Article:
Nestled in the lush Irish Hills of Southeastern Michigan, Michigan International Speedway is the Great Escape, a venerable NASCAR national park where fans can get away and enjoy the very best in racing and camaraderie. Plan your Michigan International Speedway experience today!
Given that I make my living covering NASCAR, I like to think I have a pretty good understanding of most aspects of the sport.
But the truth is, there's one major part of racing that I know very little about (some would argue there's more than one, but I digress). Though I've been to more than 150 Sprint Cup races and followed the circuit around the country for portions of eight seasons, I've always been missing a key element of the NASCAR experience.
I've never camped at a racetrack.
Camping is a huge part of the NASCAR lifestyle, but aside from driving through the occasional campground or talking to fans about where they're staying, I don't have any understanding of what it's like to stay at a racetrack.
That will change at Michigan in two weeks, when I'll be staying at the Graves Farm Campground for the Heluva Good! 400 weekend.
And to be honest, I have no idea what to expect. At all.
Michigan has nine campgrounds and 9,000 camp sites – making it the largest campground in the state – and I hear the Graves Campground is one of the nicest.
Graves, as I understand it, has walking trails, horseshoes, volleyball courts, fire pits and even movie nights. That doesn't sound too shabby.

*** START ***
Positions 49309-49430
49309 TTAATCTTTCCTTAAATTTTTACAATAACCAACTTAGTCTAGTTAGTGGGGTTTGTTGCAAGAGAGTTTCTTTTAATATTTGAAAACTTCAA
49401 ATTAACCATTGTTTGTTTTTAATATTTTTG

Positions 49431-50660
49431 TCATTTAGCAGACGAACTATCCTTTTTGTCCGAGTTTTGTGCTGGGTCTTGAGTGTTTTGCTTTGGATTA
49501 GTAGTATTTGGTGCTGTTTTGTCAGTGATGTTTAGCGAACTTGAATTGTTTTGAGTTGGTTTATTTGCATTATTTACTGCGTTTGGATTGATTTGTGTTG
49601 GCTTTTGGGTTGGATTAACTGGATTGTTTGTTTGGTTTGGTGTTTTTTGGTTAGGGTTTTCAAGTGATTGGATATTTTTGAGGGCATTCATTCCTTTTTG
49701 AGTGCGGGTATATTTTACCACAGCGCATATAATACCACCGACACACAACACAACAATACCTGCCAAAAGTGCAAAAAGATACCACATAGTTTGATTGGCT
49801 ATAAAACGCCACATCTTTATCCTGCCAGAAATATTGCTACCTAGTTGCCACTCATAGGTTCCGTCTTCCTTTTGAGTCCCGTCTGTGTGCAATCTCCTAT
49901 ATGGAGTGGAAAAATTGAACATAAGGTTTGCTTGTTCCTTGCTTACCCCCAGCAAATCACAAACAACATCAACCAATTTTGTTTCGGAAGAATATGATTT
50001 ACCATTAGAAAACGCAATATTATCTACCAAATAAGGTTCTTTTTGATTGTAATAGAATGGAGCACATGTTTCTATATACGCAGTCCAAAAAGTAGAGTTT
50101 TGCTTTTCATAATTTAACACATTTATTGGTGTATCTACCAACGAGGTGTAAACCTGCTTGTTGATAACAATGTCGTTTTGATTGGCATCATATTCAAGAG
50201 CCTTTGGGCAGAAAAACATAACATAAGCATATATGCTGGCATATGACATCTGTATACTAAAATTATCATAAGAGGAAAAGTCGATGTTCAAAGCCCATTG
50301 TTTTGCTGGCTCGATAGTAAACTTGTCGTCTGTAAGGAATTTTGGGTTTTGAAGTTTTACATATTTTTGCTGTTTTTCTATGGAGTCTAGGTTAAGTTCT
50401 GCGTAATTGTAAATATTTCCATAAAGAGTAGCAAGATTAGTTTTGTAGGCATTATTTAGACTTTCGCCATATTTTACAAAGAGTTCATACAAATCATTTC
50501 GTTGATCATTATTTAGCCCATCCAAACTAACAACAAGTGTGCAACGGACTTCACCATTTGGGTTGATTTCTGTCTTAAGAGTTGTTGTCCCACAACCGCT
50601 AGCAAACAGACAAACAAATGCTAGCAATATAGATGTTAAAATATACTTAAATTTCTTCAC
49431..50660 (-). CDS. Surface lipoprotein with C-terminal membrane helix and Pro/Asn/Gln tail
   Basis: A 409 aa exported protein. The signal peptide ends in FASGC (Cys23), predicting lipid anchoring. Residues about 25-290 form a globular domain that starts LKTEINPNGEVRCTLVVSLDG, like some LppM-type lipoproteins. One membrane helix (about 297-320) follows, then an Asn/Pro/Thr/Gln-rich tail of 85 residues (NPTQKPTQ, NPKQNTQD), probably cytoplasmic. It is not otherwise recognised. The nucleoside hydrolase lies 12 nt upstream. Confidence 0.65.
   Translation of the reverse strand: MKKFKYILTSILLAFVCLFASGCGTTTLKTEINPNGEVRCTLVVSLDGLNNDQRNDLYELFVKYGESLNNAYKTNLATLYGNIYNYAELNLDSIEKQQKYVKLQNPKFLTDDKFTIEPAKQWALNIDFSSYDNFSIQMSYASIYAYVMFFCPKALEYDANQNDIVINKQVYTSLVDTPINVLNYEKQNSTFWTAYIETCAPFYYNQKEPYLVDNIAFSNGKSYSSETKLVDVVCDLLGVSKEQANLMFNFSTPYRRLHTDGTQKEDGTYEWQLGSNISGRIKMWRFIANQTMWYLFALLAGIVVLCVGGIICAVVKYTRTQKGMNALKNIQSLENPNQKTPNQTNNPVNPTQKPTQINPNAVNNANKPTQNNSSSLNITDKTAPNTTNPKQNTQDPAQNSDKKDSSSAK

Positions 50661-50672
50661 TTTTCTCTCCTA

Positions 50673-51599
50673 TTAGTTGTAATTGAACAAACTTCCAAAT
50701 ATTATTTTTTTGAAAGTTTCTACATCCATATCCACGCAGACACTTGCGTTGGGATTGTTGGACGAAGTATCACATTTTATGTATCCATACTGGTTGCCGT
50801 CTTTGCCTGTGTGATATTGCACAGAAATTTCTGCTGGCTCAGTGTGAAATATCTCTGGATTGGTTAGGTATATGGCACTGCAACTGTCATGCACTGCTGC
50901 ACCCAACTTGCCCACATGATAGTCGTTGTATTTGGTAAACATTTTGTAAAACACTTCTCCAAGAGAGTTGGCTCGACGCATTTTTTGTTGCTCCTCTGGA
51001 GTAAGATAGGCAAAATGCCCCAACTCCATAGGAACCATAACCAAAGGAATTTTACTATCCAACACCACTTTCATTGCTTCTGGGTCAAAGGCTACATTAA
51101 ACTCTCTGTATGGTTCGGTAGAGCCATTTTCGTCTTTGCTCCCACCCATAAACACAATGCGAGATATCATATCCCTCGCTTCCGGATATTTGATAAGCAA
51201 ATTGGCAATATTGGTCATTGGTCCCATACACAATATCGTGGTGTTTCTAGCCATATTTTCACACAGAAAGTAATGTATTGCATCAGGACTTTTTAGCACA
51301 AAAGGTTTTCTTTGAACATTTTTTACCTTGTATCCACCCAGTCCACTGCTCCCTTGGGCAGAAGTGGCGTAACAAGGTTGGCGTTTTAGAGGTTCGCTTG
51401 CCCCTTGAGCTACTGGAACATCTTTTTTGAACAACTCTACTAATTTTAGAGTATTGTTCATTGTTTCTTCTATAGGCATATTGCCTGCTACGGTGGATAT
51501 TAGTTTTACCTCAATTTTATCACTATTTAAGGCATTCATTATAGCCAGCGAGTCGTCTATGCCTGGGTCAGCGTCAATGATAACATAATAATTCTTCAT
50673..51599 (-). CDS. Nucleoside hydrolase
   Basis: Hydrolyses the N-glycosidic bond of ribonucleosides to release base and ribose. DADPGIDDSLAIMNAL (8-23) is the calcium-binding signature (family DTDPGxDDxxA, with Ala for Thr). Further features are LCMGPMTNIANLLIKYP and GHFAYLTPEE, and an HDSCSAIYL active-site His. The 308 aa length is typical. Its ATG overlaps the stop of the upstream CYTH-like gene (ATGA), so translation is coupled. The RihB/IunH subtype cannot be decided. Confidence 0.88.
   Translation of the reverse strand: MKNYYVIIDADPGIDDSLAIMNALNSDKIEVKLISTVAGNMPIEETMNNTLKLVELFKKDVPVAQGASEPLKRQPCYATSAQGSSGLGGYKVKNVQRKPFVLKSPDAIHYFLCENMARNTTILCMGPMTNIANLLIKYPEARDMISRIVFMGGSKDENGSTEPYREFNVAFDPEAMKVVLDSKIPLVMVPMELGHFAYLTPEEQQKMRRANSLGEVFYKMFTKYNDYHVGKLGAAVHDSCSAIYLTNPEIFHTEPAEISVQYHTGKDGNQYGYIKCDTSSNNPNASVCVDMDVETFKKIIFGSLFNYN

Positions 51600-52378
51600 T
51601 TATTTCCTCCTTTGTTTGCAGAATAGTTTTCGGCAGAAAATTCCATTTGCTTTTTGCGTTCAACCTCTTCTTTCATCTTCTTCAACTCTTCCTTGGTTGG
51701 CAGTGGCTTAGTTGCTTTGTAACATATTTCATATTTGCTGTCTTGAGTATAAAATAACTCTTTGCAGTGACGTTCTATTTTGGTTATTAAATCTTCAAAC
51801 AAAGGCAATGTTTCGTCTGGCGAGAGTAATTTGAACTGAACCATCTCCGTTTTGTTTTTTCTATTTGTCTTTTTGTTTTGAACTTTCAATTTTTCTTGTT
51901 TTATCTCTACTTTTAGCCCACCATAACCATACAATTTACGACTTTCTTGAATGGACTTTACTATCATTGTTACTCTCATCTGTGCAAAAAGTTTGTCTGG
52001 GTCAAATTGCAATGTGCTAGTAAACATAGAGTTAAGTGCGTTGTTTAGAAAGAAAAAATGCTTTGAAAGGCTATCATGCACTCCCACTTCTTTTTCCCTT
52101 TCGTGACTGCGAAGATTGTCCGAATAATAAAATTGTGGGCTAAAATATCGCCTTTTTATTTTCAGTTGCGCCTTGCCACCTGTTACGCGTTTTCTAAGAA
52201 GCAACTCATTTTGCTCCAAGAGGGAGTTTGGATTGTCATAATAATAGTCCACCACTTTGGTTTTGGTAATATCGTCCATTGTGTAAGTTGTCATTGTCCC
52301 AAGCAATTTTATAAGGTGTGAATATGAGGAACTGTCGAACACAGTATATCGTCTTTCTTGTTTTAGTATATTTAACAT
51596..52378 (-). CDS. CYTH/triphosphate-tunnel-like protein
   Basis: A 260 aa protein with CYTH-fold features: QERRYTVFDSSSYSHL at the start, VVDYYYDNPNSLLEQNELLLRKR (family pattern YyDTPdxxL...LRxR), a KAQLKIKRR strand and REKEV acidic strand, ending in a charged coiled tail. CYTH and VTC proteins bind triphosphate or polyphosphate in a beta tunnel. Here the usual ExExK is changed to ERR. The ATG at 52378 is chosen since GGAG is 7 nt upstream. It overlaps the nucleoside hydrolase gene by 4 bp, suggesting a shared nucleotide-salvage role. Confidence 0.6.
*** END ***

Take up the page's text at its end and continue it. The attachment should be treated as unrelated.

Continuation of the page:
And, as it turns out, I'm not exactly going to be roughing it. I'll be staying in a 27-foot RV that already has everything set up.
Michigan offers a turn-key program (through MIScamping.com) where you can reserve an RV that will be placed on site with everything you need – pillows, towels, sheets, etc. – already inside.
Obviously, that's good for a rookie like me. Maybe it'll be like a rustic hotel – without the room service, of course.
My temporary home away from home – a Keystone Hideout – is described on the MIScamping.com site as "a smaller RV but very efficient." It's listed as $1,799 for the week – though all the RV rentals appear to be sold out for the June race (there are still regular campsites available for this race, but if you want a turn-key RV, you'll have to wait until August).
Apparently, I also have an electricity hookup (I still need power to write blog posts during the weekend) and a fridge to store food and drinks.
Important note: If any of my bosses are reading this, all of the drinks in the refrigerator will be water and soda (the rest of you know better).
Anyway, despite those luxuries, I'm still anxious about how it will all turn out. As a first-time NASCAR camper, I have a lot of questions.
• What's the proper etiquette with my camping neighbors? Does everyone wander around and be social, or mostly stick to their own sites?
• What kind of food should I bring? Enough for just me, or is there going to be a party outside my RV every night?
• Is camping at a NASCAR track a relaxing experience or a draining one? Will I get any sleep?
• Am I going to smell like campfires and beer when I walk into the media center every day?
• Will I get destroyed at cornhole?
Any advice from you veteran NASCAR campers would be appreciated. And if you're staying at the Graves Farm Campground, let me know so we can meet up and hang out.
If you have any tips about camping at Michigan – or NASCAR camping in general – feel free to leave some advice in the comments section below.